This is one of those shows that I remember everyone talking about for exactly four weeks. In those four weeks, I would get home from work, think about what to cook for dinner (a monumental task in and of itself), and then decide what to watch while eating it. I was told The Night Manager was great! Just six episodes! Feels like a movie! This is what I’m looking for in a television show, and yet, when I finally bit the bullet and tried watching an episode on my AMC app one night, the show was no longer available! As a subscriber to a cable package that includes AMC, this angered me. I could have looked for the episodes elsewhere, but you know what? It was easier to just turn on a DVRed episode of The Golden Girls. So that’s what I did. Sorry, Tom! You lost your shot! I’m never going to know what the hell went on in that hotel with you and the guy from House or whatever!
When asking friends and family members who have been fans of Gilmore Girls since its premiere some 16 years ago whether it’s a “good” show I should bother watching, I’m usually given one of the following three responses:
- I mean I loved it back in the day. But I think you might think it’s bad.
- No to both questions! But I can’t wait for the Netflix episodes.
- They talk about coffee a lot! You love coffee!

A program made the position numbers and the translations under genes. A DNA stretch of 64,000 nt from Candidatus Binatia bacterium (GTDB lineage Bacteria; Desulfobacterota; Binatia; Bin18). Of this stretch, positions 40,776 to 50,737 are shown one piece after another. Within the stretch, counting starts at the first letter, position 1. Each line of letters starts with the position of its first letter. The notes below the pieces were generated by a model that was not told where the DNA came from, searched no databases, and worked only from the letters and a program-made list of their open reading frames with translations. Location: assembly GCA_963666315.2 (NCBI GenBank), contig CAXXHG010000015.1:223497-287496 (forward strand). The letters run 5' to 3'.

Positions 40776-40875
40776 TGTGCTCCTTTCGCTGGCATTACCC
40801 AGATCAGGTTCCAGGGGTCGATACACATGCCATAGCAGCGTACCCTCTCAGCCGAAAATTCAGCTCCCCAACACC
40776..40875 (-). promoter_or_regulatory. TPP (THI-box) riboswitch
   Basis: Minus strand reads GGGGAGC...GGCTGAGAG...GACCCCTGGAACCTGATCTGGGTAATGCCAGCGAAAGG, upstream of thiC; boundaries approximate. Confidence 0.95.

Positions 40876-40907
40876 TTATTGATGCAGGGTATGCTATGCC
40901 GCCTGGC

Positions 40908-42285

These are not good ways to convince me to watch anything, let alone spending the time to watch its 153 original episodes before even getting to the new shit. I haven’t even watched The Wire yet! Or Breaking Bad! Or Roseanne, which I started several months ago and never finished. Also I skipped to the end of the last episode to hear “the last four words” and groaned without even knowing who those two women were.
When I found out this show would last not one or two or three or four or FIVE, but SIX seasons, I gave up on it immediately. Full stop. No time for arguments. No time for reviews. I’m all for learning more about the life of Queen Elizabeth II, but do I need 60 hours to hear that story? I could read a biography of this woman in less time, and even then, only be marginally satisfied because Queen Elizabeth II is arguably the least interesting Queen in English history. Like, what about Victoria, who (for better or worse) expanded the shit out of the British Empire? Or Elizabeth I, whose life story is like 300x more interesting than number 2's?
I could see a 2.5-hour biopic on QE2. Maybe even a nice six-hour BBC miniseries! But sixty episodes of smoke-filled rooms, Elizabeth’s quiet, pained glances at Phillip, and corgi after corgi after corgi? No thanks. I’d rather watch the Cate Blanchett Elizabeth 24 times.